5 Tips When Beginning Photography

December 20, 2015


5 Tips When Beginning Photography

My journey in photography wasn’t quite clear at first, I didn’t own a DSLR right away nor did I have the finances to buy one at the time. I always thought photography was kind of like a hobby people picked up on and that’s what I thought I had at the time.

I started taking pictures with any type of camera I had (phone camera or point and shoot) and realized the effects light had on images. In darker light, there were harsh shadows and the images just looked horrible… that’s when I discovered the power of light. It’s amazing trust me…you don’t even have to be a professional photographer to understand this. The professional part of photography comes in when you are interested in the quality of work and invest your time and money in education and various types of lenses to achieve the look you desire.

So here are 5 beginner tips if you are serious about getting into photography for fun or professionally:


1. It’s not the camera, it’s the person behind the camera.

Senior Photography in Tampa

One thing to realize is that photography is a form of art and it’s more about how you see things than the type of camera you have. If you don’t have the creative aspect or idea behind an image, it will just be another image… there won’t be anything special about it (even if you own a very expensive camera or lens). Of course lenses help and a good camera body assists in the quality of your final image, but it’s more important to have a vision behind your image. If you can pay attention to details and have a keen eye for seeing certain patterns that work well together in nature, color combinations that match or even witness a beautiful moment when everyone else seems too busy to pay attention, you have a good eye for photography.

There I said it…it’s that simple.

2. Pay attention to light.

Light changes during the day, in the morning it’s clear and there’s the morning fog, not much sunlight as the day is just starting. When the sky is clear, you have more control over your images. When the sun is at its highest peak, it is much more difficult to get the crisp light you desire. You are often faced with trying to find shade and not to mention the fact that you’ll be dripping in sweat with the blazing sun. When the sun dies down, we get the golden hour of the day. This is the time when images will look stunning in the right shade and position. If you’re not paying attention to your light, it won’t matter what “type” of camera you’re shooting with because harsh lighting will result in harsh shadows…and we don’t want that.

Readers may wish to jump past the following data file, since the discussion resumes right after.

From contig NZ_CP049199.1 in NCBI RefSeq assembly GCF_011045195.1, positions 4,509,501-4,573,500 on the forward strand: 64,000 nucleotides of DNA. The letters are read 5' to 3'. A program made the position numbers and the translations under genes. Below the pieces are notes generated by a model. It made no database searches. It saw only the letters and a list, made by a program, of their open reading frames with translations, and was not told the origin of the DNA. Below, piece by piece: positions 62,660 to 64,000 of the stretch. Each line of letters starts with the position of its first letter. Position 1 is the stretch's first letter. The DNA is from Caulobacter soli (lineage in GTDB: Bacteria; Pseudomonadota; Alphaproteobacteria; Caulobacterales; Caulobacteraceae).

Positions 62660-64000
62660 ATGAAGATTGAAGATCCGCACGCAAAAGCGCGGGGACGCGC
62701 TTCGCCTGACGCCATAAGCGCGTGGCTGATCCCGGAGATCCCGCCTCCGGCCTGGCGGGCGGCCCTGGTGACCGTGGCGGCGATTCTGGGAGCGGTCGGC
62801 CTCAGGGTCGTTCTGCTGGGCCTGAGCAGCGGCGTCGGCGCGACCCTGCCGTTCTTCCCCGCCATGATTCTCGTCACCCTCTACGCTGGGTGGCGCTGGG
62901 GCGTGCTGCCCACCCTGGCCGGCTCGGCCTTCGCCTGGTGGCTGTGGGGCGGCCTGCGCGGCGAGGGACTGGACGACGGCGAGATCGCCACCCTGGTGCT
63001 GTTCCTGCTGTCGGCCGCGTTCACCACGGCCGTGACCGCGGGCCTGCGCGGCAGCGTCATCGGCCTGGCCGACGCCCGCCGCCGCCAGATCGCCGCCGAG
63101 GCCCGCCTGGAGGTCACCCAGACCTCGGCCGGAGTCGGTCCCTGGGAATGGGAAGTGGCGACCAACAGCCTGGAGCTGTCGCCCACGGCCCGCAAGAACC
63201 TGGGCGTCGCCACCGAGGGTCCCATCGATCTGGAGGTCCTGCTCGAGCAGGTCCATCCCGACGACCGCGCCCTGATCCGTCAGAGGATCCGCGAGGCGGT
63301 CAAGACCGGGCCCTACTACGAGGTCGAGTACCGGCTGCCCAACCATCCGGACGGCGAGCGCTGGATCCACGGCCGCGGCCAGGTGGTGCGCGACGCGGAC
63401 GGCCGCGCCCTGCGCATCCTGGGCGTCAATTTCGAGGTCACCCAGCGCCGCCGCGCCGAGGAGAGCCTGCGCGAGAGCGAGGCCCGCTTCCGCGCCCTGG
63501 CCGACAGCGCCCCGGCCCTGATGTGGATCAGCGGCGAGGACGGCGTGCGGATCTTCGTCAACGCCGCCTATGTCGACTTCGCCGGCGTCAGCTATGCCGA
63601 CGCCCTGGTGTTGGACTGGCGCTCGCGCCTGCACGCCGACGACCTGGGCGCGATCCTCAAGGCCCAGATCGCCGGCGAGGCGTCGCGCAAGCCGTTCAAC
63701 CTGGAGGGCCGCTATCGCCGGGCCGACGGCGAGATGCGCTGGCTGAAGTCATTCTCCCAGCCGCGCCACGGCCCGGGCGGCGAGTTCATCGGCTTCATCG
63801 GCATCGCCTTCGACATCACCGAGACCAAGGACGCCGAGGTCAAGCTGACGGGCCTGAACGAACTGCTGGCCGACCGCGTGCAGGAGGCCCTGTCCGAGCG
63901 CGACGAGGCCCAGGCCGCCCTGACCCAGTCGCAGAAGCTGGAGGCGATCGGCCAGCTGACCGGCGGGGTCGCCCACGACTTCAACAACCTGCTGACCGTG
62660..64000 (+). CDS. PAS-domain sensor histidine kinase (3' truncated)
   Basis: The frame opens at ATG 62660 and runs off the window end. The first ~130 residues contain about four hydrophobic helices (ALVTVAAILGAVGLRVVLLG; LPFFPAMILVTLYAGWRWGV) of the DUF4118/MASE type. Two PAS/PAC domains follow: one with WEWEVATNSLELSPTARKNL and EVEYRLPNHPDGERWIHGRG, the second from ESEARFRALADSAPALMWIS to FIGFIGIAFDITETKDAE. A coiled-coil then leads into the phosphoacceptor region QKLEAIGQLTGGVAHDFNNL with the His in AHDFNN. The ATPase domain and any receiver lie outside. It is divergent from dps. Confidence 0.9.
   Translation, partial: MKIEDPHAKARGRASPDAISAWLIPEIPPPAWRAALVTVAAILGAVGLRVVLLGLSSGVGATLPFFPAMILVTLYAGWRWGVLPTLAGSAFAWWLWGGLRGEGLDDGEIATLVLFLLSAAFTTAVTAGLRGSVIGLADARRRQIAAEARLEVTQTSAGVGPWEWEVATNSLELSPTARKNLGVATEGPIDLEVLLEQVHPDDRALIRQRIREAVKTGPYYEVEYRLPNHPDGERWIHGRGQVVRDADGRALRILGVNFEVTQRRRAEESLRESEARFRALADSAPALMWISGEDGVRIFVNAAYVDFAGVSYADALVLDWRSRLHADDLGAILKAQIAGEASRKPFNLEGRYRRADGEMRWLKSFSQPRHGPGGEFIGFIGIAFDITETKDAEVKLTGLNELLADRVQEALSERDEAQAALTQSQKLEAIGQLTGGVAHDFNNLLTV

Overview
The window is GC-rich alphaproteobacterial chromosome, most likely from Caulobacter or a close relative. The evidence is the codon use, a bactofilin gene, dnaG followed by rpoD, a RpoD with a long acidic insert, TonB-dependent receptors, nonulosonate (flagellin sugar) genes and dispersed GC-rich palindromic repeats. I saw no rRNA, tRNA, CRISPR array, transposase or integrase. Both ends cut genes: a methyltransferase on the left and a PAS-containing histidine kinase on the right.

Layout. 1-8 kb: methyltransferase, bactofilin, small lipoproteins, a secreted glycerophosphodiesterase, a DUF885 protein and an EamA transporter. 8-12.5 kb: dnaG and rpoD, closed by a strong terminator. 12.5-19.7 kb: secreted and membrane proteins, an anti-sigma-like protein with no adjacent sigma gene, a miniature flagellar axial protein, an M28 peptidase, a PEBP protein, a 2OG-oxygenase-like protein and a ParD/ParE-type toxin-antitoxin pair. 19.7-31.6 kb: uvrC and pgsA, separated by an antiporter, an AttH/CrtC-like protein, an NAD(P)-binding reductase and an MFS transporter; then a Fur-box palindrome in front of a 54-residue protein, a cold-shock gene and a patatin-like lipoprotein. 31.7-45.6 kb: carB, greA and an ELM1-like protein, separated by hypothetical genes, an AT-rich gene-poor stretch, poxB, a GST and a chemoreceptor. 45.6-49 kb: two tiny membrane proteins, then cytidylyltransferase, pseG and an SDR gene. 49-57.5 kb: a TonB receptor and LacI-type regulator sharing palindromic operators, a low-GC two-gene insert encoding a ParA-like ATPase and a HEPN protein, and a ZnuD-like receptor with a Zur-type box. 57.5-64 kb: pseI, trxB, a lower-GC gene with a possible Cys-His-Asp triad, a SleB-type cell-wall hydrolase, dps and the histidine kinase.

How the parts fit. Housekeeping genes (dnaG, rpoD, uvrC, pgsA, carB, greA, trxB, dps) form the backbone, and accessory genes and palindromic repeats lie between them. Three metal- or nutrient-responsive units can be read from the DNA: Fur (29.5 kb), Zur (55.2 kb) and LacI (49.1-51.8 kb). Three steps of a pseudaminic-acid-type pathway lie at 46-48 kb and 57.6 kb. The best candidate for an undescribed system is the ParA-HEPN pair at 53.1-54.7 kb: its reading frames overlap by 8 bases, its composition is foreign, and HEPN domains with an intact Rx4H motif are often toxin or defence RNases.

3. Practice your composition & angles.


Pictures are very important when it comes to composition. To make it more simple, it’s just a matter of recognizing patterns and leading lines. Think in the process that you are telling a story, how do you want to introduce your story to your viewer? Are you leading them straight in the middle of the image or on the side?The rule of thirds is a great way to learn this, if you want me to go more in depth with the rule of thirds, just comment below letting me know. Often times, when you put your subject on the side and leave blank space, it leaves room for thought and becomes more pleasing to the eye. Also, don’t just take pictures from one angle, get down and figure out which positioning gives you the best type of perspective. I often find that if you’re not getting down and dirty when taking pictures, you’re not working very hard to get those unique shots.

4. Tones and Colors.


Colors are just as important when telling a story, especially if you understand complimentary colors. Complimentary colors include colors like red and green, green and orange and so on… Nature has a beautiful way of showing us what colors work together. Notice these color patterns in nature during your day to day life and it will help simplify things for you.

5. Technicality.


If you want to improve your photography, look into different types of lenses to achieve a good quality image. Once you have the first few steps down, the only thing left to do is learn how to put your vision into play. You can start out small and purchase a 50mm 1.8 which are about $100, this is a great lens to start out with. Also learning about your camera is very important. Take time to read the manual of the camera in order to learn about the different settings.

If you have any other questions, feel free to leave comments below! I love answering your questions 🙂


  1. Michael says:

    This is a great read! Thank you so much for sharing.

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ledia tashi

"Meaningful work gives life purpose and connects you to something bigger than yourself"

Ledia has devoted the last decade to connecting and capturing the stories of her couples through imagery. Every couple has a special story, two lives and families are intertwining - sometimes from two different cultures and getting to witness unconditional love, is the greatest achievement. Ledia's documentary & natural guiding approach, allows her couples to feel at ease, trust the process, feel supported and confident. As a visual artist, Ledia feels compelled to give us a glimpse into our collective human experience through wedding celebrations and help us all feel connected in those experiences.  

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